New Zealand: Migration Poses Risk To Disinflation And Rate Cut Prospects


The Reserve Bank of New Zealand's announcement in November was a big hawkish surprise. Policymakers dismissed growing expectations for monetary easing and signalled that rates could be raised further. The November rate projections showed a 75% probability of another rate hike by 3Q24, and levels below the current 5.50% OCR only from mid-2025.

Since the November meeting, global developed central banks have increasingly opened the door to monetary easing, and New Zealand's headline inflation has decelerated faster (4.7%) than projected by the RBNZ (5.0%) in 4Q23. We think rate hikes in New Zealand are quite unlikely, but equally, pivoting to a dovish stance is not on the cards for the 28 February RBNZ meeting. The key reasons are the inflation outlook and the impact of booming migration.

The RBNZ retained a hawkish bias in November

Macrobond, RBNZ, ING Non-tradeable inflation warrants caution

The RBNZ differs from other developed central banks in that it announces policy less frequently - seven times a year versus eight from the Federal Reserve, European Central Bank and Reserve Bank of Australia – and has at its disposal quarterly, not monthly, inflation and jobs numbers. These two factors are often the cause for rapid changes in policy directions by the RBNZ, which normally relies on assumption-heavy projections. However, we don't think there are the conditions for a policy shift already in February.

A new set of economic projections will be published at this meeting, and the fresh inflation outlook will be watched as much as the OCR rate path. Despite faster headline disinflation than forecast in November, non-tradeable CPI slowed less (1.1% quarter-on-quarter) than the RBNZ projected (0.9%). Inflation expectations declined from 2.76% to 2.50% in 1Q, as largely expected.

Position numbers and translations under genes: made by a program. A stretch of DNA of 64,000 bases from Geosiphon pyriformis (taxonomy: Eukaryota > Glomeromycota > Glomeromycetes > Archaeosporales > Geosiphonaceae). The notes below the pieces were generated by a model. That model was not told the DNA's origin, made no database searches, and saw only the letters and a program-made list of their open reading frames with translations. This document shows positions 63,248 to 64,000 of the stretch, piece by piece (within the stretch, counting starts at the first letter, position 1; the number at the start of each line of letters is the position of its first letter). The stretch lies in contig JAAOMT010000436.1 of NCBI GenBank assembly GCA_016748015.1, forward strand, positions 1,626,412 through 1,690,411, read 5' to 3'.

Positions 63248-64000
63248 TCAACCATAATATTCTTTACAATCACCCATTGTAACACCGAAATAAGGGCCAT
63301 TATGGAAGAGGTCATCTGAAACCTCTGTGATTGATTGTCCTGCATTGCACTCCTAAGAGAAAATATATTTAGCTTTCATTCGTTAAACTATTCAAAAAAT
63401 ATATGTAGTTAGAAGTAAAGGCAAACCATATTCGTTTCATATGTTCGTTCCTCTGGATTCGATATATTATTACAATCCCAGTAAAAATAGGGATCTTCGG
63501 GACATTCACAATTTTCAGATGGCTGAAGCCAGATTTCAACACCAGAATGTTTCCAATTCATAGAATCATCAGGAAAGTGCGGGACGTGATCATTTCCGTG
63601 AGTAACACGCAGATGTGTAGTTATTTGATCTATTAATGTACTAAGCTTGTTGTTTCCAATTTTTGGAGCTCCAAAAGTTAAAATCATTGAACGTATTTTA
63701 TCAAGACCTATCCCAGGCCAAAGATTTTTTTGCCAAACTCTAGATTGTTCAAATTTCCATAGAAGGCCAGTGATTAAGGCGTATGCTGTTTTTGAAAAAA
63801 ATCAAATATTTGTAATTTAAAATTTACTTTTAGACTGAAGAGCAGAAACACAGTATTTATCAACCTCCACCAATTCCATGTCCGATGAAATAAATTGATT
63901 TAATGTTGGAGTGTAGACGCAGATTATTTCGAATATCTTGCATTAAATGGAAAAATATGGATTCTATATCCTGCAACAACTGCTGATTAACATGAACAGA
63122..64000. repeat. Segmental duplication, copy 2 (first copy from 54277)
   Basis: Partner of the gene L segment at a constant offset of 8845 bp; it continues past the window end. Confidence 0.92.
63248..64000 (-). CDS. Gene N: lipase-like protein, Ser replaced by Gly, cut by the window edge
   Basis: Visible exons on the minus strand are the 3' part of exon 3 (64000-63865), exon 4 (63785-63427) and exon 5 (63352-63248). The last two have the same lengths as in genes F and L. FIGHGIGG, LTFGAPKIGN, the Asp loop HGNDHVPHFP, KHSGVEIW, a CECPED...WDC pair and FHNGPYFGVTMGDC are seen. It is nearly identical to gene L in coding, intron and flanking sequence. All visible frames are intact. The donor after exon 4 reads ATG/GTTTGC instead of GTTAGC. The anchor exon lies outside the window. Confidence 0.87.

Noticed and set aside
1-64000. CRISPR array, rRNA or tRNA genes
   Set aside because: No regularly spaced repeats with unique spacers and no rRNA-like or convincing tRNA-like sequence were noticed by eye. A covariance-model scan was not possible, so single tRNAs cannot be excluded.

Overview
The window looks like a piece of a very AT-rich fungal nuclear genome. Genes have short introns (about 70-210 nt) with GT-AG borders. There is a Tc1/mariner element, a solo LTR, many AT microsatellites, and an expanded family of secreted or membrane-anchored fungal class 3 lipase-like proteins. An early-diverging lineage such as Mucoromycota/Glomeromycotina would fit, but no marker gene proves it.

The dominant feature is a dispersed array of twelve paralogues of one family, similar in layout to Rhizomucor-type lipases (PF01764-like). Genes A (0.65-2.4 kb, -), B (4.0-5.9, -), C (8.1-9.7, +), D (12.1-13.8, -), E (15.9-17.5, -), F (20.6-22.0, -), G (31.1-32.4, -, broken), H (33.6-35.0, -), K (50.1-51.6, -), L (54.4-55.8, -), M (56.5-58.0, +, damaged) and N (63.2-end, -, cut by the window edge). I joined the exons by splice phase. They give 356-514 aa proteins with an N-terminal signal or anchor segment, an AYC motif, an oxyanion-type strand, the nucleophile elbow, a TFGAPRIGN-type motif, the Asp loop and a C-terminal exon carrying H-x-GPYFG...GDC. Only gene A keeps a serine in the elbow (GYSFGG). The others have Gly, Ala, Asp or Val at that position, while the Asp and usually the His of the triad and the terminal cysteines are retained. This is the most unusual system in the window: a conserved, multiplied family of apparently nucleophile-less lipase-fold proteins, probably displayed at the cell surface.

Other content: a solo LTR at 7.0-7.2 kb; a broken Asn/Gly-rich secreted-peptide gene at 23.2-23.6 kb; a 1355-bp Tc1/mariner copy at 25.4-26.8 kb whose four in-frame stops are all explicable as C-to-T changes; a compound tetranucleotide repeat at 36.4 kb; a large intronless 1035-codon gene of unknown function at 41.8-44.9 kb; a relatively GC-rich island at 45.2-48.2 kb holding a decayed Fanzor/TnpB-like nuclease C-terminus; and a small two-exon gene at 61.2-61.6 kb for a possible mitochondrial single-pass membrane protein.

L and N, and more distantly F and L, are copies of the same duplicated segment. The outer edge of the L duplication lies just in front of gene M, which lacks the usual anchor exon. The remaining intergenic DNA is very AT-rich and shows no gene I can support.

The resilience in non-tradeable inflation is a key concern for the RBNZ, as it mirrors price pressures from a tight labour market and rising immigration. The 4Q23 jobs data was strong. Employment rose 2.4% year-on-year (RBNZ projections 2.0%) and the unemployment rate ticked only marginally higher to 4.0% (RBNZ projections 4.2%). Wage growth was lower than expected in the 4Q average hourly earnings report, falling to 6.9% YoY (RBNZ projections 7.2%), although still worryingly high.

Migration looks increasingly inflationary

The theme of rising net immigration is another key subject. In August 2023, the RBNZ published a note to discuss the impact of migration on New Zealand's inflation. The results of the bank's research were not conclusive: while net immigration helps relieve the labour market's supply constraints, it is also proven to generate an inflationary impact on rents and house prices.

The origin and age of migrants are very relevant: the largest share of post-pandemic arrivals in New Zealand are aged 30-49 and come primarily from India, China and the Philippines. Migrants from that age bracket tend to have a larger inflationary effect (mostly through the housing channel), although research shows that those arriving from those Asian countries generally have a less inflationary impact than migrants from advanced economies (like the UK and Australia, which dominated pre-Covid inflows).

In August, the RBNZ said,“our central forecast continues to incorporate a low but positive impact of net immigration on inflation”. In the November statement, they stressed that the spike in net immigration was a key contributor to the rebound in house prices and the faster-than-expected increase in rents.